So, what do you do if you're in the unlucky majority of states that still allow this invasion of your privacy?

I suggest honesty. If you have bad credit, be ready to explain your situation. Tell the interviewer your plan to address the situation. While being “in over your head” may be considered an indicator of potential dishonesty, it doesn’t mean you’re going to become an embezzler. If you can demonstrate that you have a plan to get out from under the debt, the HR department might feel reassured.

What are your rights if an employer runs your credit history?

If your potential employer is going to run a credit check, then they must comply with the Fair Credit Reporting Act. This requirement covers anything the employer is getting from a consumer reporting agency that covers personal and credit characteristics, character, general reputation, or lifestyle, but not the HR department running your name on Google, checking out your Facebook page, or reading your blog.

If they are going to run a credit check, they have to give you a document solely for the purpose of telling you they intend to conduct a credit check. It was probably shoved in with a stack of papers they handed you with your application or pre-employment forms. They need your permission in writing.

They must also tell you if they’re about to deny a job, reassign, or terminate you because of what was disclosed in a credit report. They must give you written notice with a copy of your credit report and a document called "A Summary of Your Rights Under the Fair Credit Reporting Act.” This process does not apply to truckers.

Once the employer decides to use the report against you, they must then give another notice, this time telling you the name of the agency that did the credit report, saying the agency isn’t the one that made the adverse decision, and telling you how to dispute the information in the report with the agency. This notice can be verbal or in writing, unless you’re a trucker, in which case it must be written.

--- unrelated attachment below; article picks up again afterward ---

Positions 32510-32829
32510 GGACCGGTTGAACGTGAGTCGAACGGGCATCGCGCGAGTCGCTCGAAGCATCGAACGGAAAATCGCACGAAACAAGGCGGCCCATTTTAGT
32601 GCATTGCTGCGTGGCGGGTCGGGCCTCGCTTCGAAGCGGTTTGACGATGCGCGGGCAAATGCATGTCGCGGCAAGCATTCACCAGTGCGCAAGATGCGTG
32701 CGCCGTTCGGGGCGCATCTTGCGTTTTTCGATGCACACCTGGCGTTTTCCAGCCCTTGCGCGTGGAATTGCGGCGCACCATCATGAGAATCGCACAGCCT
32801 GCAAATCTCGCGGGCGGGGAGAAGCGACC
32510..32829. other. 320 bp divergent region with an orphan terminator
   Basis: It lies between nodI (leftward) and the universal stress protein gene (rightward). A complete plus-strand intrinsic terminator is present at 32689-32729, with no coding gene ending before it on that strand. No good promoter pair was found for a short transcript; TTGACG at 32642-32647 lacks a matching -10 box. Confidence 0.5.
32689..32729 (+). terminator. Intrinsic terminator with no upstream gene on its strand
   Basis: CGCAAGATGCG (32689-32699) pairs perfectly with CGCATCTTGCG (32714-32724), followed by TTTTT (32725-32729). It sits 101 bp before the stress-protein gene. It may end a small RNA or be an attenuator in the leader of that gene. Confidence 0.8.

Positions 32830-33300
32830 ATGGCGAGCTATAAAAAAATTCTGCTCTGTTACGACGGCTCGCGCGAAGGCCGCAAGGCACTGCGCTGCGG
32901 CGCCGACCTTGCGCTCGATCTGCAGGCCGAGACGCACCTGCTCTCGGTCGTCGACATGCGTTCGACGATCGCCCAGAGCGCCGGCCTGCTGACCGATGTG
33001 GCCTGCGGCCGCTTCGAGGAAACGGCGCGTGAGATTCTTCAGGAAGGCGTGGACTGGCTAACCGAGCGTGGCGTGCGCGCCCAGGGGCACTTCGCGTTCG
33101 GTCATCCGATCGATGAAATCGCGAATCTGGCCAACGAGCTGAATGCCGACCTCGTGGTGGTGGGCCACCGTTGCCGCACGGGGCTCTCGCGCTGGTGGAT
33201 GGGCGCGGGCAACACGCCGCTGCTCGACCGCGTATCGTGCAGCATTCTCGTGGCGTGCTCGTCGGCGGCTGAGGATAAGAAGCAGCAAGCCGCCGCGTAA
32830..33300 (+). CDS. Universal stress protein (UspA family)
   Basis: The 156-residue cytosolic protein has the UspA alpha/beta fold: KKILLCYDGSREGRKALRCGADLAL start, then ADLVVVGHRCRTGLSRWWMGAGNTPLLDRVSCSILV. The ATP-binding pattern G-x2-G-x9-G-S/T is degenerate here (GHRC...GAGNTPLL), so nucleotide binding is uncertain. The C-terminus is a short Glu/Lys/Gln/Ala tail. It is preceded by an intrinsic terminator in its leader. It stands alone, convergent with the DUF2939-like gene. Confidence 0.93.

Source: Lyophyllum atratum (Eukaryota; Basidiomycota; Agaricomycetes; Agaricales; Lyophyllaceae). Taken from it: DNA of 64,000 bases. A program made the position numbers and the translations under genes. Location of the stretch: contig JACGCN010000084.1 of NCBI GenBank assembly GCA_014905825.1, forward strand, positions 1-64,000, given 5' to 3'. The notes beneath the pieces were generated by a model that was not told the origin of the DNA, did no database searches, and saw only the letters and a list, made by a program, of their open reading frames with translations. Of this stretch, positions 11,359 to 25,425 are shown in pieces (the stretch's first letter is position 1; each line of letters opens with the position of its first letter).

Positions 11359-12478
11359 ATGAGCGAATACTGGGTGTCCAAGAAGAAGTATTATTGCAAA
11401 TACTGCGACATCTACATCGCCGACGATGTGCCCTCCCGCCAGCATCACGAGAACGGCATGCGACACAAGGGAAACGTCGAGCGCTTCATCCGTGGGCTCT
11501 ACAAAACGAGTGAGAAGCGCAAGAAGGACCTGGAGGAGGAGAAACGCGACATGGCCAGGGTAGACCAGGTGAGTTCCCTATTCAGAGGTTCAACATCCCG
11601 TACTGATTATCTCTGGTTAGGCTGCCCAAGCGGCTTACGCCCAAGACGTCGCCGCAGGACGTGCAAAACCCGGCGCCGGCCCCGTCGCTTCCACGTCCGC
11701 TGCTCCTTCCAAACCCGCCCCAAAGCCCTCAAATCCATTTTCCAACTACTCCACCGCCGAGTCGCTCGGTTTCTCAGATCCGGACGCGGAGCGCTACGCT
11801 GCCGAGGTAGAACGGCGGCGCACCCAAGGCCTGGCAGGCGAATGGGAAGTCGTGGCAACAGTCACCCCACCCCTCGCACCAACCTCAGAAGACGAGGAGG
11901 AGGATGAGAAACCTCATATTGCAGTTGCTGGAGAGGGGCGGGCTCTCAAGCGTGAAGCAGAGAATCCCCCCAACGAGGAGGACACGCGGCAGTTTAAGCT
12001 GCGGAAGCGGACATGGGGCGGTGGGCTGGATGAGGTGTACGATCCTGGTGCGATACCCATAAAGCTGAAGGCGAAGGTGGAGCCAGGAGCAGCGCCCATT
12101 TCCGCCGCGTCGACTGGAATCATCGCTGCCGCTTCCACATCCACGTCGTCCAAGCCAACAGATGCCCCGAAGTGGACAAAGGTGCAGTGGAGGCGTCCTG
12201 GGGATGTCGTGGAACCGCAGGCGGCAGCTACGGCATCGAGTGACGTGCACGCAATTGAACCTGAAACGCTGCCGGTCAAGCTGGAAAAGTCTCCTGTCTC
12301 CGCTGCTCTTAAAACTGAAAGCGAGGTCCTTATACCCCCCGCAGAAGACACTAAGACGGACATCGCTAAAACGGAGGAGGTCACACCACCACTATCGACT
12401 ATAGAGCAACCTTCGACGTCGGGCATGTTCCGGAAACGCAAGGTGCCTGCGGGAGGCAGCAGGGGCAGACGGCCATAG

If an employer runs your credit history without permission, they’ve broken the law. If they don’t jump through all the hoops required under the Fair Credit Reporting Act, you have potential claims against them. In that case, contact an employment lawyer in your state to discuss your options.

The EEOC views the use of employment credit checks as potentially discriminatory against women and minorities. If you’ve been denied a job or had other adverse action taken against you by an employer based on bad credit, you might want to explore the possibility that you have a discrimination claim with an employee-side employment lawyer in your state..

Friday, June 14, 2013

Why Should Employers Have All the Injunction Fun? How To Stop Your Ex-Employer From Harassing You

By: Associate Attorney who now chooses to be anonymous, Donna M. Ballman, P.A., Employee Advocacy Attorneys

When you leave a job and start working somewhere else, you may be greeted with a letter from your former employer threatening legal action against you unless you quit your new job. The ex-employer may claim you are bound by a non-compete agreement, non-solicitation agreement, or a confidentiality agreement. Your ex-employer may allege that you were privy to trade secrets or other confidential information and claim you are forbidden from working for the new employer, because it is a competitor of your ex-employer. (Ms. Ballman has tackled the ins and outs of these agreements in length in prior posts, so I will not waste your time explaining these dreadful contracts).

Most employees who get letters like this are forced to quit the new job, usually because they cannot afford to defend against a lawsuit if the employer makes good on his wicked promise. However, you may be able to get an injunction against the employer’s anti-competitive and restrictive actions.